Rent vs. Own: 7 Reasons Why Buying A Home Isn’t Always The Best Option

Rent vs. Own: 7 Reasons Why Buying A Home Isn’t Always The Best Option

Brian Babb on Unsplash

Brian Babb on Unsplash

Owning your own home is part of the American dream. That's what you've probably been told your entire life, and there's a good chance you've never questioned the wisdom behind it. However, there are exceptions to the rule. Here are seven situations where renting may be the better financial option.

1. Your area's population is declining.

It’s simple. Houses that appreciate in value are in areas where people want to live. If residents are fleeing your neighborhood in droves, you’re unlikely to have many interested buyers when it comes time to sell your home in the future. This could mean losing money by selling your home for less than you bought it.

The perfect example of this is Detroit, where the population continues to decline despite efforts to revitalize the city. Houses which were once desirable are now vacant, with no interested buyers in sight. It’s much easier to walk away from a rented property in this situation, as your only commitment is staying until the end of your lease.

2. The future of your neighborhood is unpredictable.

Buying a house in an up-and-coming neighborhood can be a great investment, but you need to be sure the area is actually on the upswing before you take the plunge. If the neighborhood is teetering on whether it’s actually going to become “hip,” you’ll want to sit back and observe for a bit (from the comfort of your rented accommodation). It’s not unusual for a particular area to have a lot of buzz about becoming the next “it” place, only for those rumors never to materialize. The last thing you want is to be stuck in an undesirable, high-crime neighborhood which spends 10 years on the “potentially up-and-coming” list.

3. You don't plan on sticking around for long.

Purchasing a house is expensive. If you’re taking out a mortgage, you’ll likely be hit with an appraisal fee, a credit report fee, miscellaneous charges for “document preparation,” an inspection fee, and title insurance. That’s on top of your down payment. In addition, there are often repairs or upgrades that will need to be completed – and the seller doesn’t always agree to cover those. In short, you need to make sure you’re going to be in your house long enough for those costs to make sense. If you’re only going to be hanging around for a year or two, renting is most likely your best option.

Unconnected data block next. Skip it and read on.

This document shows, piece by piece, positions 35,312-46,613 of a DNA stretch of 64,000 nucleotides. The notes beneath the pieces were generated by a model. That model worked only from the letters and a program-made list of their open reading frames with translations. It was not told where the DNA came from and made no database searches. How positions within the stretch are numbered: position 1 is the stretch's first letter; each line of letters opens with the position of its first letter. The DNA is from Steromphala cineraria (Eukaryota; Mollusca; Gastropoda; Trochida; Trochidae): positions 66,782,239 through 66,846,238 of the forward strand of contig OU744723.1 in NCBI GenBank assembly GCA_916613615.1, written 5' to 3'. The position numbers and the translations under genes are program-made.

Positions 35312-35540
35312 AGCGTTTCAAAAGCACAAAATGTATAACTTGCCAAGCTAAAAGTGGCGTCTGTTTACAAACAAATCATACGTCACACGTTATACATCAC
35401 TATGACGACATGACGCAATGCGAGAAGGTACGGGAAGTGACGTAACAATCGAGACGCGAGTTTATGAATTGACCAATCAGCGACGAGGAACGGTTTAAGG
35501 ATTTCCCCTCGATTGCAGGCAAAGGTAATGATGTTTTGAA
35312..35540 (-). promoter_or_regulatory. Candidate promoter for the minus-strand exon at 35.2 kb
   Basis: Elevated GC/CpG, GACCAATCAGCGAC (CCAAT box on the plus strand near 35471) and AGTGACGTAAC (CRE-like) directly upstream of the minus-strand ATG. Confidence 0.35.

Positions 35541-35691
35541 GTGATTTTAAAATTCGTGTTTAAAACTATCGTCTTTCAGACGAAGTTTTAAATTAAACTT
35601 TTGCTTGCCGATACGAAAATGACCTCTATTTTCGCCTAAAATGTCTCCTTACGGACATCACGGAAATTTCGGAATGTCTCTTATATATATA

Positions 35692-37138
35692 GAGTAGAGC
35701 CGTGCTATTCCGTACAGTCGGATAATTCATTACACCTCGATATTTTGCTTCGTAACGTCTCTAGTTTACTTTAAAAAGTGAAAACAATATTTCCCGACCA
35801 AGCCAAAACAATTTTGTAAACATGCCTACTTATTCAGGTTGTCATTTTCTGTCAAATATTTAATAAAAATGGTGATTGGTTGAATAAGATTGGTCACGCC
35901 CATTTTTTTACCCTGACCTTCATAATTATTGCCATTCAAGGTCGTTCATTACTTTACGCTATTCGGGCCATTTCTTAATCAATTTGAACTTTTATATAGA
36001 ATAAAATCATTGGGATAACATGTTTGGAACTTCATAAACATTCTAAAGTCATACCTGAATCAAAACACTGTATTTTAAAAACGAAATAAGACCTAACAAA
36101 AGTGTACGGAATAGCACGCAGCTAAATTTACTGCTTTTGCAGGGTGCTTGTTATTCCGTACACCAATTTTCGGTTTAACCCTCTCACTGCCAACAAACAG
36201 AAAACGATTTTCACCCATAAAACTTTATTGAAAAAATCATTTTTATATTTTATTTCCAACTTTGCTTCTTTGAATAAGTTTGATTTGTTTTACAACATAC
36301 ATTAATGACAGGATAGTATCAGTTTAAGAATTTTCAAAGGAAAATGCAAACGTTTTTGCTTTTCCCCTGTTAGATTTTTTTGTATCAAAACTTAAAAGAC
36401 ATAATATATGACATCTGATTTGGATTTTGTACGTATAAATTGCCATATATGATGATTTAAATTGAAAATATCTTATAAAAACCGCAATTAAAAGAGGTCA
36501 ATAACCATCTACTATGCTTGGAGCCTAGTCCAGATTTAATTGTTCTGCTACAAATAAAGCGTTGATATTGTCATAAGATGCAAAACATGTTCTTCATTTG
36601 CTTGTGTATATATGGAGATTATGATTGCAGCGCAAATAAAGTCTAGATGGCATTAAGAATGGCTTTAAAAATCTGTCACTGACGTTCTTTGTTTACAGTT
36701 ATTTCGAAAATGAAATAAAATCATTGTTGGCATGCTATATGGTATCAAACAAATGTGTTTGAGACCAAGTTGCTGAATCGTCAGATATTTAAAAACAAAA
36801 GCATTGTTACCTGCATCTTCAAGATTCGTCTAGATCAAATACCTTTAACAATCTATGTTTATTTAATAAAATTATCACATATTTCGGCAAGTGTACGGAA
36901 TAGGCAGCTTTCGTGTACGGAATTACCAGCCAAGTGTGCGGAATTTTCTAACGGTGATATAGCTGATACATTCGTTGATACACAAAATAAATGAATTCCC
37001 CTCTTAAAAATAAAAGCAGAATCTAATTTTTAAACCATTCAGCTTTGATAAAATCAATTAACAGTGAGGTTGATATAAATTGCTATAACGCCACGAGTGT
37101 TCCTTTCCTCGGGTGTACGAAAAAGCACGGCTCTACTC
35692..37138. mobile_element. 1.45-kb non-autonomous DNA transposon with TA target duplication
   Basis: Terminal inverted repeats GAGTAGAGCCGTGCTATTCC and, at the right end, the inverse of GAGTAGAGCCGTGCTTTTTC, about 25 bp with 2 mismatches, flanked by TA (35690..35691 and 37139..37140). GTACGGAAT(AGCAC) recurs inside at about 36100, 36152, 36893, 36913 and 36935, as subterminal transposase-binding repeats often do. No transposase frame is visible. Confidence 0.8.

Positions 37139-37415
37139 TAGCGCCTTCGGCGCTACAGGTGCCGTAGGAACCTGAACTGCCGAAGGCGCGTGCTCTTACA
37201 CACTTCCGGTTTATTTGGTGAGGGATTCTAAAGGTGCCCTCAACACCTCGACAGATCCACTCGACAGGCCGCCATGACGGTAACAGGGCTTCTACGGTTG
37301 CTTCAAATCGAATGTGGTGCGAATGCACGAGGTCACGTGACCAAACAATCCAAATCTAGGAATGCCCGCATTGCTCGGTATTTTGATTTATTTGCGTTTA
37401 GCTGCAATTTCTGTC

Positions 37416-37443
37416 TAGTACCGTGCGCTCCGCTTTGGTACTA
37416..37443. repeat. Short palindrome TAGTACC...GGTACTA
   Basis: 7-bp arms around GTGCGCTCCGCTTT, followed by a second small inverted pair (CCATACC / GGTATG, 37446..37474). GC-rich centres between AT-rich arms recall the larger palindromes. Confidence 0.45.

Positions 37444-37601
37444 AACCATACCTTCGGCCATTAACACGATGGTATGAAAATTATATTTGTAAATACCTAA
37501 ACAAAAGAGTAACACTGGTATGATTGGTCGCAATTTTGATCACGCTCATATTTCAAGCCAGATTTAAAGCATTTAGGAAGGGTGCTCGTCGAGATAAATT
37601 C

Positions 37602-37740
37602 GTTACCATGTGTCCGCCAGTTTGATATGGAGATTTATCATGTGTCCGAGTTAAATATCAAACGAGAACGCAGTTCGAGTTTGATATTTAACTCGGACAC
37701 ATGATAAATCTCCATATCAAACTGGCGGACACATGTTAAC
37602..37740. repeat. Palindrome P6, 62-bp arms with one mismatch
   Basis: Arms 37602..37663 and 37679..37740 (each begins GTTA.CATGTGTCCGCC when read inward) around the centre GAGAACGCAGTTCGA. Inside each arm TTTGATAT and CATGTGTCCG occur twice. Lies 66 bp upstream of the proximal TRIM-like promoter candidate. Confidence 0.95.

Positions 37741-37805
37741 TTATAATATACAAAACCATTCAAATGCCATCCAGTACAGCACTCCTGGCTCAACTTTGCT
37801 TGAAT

4. It allows you to invest elsewhere.

A house can be a good investment, but so can other things. Money that you would have put towards a down payment, closing costs, and property taxes can be used for other purposes if you’re renting. You may choose to invest in a retirement fund, buy some stocks, or pay off credit card debt. All of these options have the potential to boost your net worth faster than a home purchase.

5. It gives you access to urban living for a cheaper price.

If you want to live in the heart of a major city, buying your own place can be extremely expensive. That’s why many people choose to live in the suburbs. But what good is living in the suburbs if you actually want to be in the city?

If you work in the city, the suburbs will come with a rush-hour commute, potentially forcing you to buy a car when you otherwise wouldn’t need one. Don’t forget to add car insurance, gas, and maintenance. Even if you take a commuter train into the city for work, a yearly ticket won’t be cheap. Renting, however, can give you access to urban living for a price you can actually afford.

6. Insurance & repairs can be a drag.

Home insurance varies by area, and some areas have extremely high rates. If you live in a state prone to tornadoes, hurricanes, mudslides, earthquakes, flooding, or sinkholes, then expect to pay a higher premium. However, you’ll be unaffected by natural disasters if you rent, because those hefty insurance policies will be the responsibility of your landlord.

Repairs are also dealt with by your landlord if you rent. This means you won’t be responsible when your HVAC unit breaks or your roof starts to leak. One simple call to the homeowner will be your entire responsibility. This means you won’t have any unexpected expenses related to your living situation, and that’s a major perk.

7. Buying can mean paying more for the privilege of being trapped.

There's a chance that when you combine your mortgage payment and taxes with maintenance fees (if you live in a condo) or other fees such as yard work (if you live in a house), your monthly expenditures could be significantly higher than a rent payment.

Of course, paying a mortgage can usually be justified if your house is rising in value. However, an unpredictable market can stall house sales, potentially leaving you stranded when it comes time to sell. This can be a particular issue if you’re relying on selling your home before purchasing another one, or if you need to move to a new area immediately.

The decision of whether to rent or own is a personal one, but these six considerations can help you determine which option is best for you. Just know that it’s perfectly fine if buying a home isn’t part of your American dream.

 


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